Qatar builds a project finance powerhouse
Qatar has become a centre of project finance expertise as the government pursues big industrial and infrastructure projects. Skills have spread from foreign banks to local institutions and are being used in the whole region.
THE GOVERNMENT OF Qatar's careful fiscal management is proving to be a driving force for project finance, the big theme for banking in the country. There is no shortage of local, regional and international financial institutions keen to lend the government money for development projects, most of which have been in the energy sector.
Although the government has gone to the international debt capital markets several times since the late 1990s, Andrew Stevens, chief executive of Commercialbank, notes that in the oil and gas sector it has a policy of bringing in reputable international partners, many of which bring their own equity. An illustration of this policy was 2004's landmark three-tier Qatar Liquefied Gas Company II (Qatargas II) syndicated loan.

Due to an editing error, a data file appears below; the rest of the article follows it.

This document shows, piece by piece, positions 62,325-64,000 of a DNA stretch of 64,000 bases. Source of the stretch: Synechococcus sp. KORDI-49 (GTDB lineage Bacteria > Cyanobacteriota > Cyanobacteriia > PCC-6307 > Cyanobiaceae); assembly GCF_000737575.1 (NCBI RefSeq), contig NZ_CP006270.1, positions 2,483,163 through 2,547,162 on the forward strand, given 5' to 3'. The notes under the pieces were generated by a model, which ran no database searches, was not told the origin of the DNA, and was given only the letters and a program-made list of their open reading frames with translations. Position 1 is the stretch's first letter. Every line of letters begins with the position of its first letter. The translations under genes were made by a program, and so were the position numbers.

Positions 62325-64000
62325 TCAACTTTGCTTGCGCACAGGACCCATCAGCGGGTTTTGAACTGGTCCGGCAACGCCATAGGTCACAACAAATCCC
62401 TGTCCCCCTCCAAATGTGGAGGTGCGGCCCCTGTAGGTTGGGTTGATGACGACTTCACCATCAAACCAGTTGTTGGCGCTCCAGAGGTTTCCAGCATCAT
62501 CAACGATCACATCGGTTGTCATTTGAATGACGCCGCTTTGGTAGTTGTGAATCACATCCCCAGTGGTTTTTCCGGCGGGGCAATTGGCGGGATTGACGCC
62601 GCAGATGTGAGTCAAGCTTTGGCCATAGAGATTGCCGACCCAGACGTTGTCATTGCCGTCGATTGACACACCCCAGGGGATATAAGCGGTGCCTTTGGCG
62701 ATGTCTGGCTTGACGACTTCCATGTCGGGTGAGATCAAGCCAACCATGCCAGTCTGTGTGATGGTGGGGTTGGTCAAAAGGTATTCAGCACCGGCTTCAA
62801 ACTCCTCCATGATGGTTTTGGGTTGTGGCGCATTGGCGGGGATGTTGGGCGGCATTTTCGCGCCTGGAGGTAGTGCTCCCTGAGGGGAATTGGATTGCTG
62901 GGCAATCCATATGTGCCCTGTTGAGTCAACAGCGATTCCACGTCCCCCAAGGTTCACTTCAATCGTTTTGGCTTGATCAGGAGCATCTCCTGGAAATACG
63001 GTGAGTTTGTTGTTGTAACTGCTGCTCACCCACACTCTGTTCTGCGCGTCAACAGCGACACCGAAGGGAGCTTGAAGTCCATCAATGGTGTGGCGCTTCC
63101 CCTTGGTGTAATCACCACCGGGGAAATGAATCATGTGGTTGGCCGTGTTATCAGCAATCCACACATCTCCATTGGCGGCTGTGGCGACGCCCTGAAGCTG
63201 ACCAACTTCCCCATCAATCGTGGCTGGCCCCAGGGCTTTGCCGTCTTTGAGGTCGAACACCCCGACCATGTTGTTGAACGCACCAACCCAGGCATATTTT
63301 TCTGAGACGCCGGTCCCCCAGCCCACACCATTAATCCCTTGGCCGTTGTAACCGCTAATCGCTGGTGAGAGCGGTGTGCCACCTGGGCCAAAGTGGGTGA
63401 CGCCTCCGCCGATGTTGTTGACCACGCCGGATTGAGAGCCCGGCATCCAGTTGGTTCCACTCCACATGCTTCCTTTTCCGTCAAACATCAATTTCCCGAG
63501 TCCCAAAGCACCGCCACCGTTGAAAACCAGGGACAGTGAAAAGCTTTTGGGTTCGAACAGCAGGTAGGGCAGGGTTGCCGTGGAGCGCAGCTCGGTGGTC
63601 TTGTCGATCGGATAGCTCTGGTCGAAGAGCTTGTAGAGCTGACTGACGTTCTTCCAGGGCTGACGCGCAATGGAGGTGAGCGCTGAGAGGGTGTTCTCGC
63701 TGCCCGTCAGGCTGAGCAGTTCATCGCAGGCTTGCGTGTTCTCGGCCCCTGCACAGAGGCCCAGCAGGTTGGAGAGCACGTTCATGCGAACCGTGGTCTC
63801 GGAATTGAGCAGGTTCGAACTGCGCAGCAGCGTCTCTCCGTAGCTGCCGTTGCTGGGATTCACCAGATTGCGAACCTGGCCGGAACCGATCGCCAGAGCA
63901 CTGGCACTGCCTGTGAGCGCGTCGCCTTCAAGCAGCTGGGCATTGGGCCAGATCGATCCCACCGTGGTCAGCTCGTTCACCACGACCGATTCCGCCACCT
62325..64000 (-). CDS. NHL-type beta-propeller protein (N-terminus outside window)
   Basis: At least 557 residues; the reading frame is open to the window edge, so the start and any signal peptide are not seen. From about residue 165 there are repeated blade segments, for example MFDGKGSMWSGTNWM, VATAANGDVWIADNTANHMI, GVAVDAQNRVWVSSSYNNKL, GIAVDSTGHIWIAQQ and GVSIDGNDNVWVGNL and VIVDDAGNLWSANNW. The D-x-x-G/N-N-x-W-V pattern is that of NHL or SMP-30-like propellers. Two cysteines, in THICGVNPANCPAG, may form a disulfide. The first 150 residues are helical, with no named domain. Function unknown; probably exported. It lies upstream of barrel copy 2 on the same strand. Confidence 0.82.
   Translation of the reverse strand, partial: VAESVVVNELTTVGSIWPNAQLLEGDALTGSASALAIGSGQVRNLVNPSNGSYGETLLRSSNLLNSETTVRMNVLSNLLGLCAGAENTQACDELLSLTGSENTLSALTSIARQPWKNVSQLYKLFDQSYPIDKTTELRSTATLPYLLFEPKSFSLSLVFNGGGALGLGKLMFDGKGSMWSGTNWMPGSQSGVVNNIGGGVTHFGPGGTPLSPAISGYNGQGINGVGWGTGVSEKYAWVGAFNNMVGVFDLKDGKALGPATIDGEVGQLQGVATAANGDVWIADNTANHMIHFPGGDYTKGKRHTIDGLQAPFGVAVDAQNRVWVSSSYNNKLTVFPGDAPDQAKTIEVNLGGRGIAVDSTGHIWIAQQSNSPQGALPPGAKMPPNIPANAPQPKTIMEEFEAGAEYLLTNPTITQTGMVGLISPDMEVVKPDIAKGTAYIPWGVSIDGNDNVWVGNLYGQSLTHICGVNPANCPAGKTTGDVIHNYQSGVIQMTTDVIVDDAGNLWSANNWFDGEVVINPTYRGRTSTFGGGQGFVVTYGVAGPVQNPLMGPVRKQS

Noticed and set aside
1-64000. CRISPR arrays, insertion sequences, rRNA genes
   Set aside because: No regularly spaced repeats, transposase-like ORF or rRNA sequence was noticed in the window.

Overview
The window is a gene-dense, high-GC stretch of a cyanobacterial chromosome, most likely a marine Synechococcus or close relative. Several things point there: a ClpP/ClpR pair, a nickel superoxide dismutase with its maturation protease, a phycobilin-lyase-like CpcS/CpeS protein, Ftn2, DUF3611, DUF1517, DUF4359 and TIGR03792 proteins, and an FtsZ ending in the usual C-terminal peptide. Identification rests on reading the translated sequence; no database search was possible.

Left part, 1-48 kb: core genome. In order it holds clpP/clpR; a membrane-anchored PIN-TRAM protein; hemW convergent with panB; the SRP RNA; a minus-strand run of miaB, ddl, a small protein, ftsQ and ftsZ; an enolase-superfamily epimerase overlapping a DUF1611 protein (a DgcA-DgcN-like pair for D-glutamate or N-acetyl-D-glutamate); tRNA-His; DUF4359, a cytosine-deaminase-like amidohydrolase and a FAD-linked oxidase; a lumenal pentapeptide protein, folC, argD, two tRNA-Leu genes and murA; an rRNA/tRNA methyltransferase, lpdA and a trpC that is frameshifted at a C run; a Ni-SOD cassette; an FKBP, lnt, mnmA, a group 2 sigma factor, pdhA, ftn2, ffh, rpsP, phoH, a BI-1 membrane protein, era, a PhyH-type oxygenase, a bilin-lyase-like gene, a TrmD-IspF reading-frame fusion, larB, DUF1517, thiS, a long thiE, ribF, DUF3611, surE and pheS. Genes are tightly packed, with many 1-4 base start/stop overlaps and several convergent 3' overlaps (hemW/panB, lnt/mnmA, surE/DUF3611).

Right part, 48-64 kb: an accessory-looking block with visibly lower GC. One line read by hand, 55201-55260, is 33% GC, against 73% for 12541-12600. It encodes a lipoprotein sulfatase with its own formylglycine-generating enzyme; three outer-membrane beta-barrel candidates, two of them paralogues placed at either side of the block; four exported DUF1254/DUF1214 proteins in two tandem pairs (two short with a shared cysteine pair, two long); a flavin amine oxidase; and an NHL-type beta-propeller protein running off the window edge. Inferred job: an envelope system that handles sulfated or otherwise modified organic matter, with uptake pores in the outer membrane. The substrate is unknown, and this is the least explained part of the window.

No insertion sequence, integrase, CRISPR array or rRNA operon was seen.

In the largest commercial facility ever arranged in the Middle East, and the largest ever single energy financing, sponsors Qatar Petroleum and ExxonMobil raised $7.6 billion from a syndicate of 57 international institutions. Some 36 mandated lead arrangers (MLAs) – 28 of them from outside the Gulf Cooperation Council – formed a consortium for the upstream finance component of the deal, underwriting $3.6 billion of 15-year debt.
Each MLA delivered a commitment of $100 million in a step-up structure starting at 50 basis points during the sponsor-guaranteed construction phase.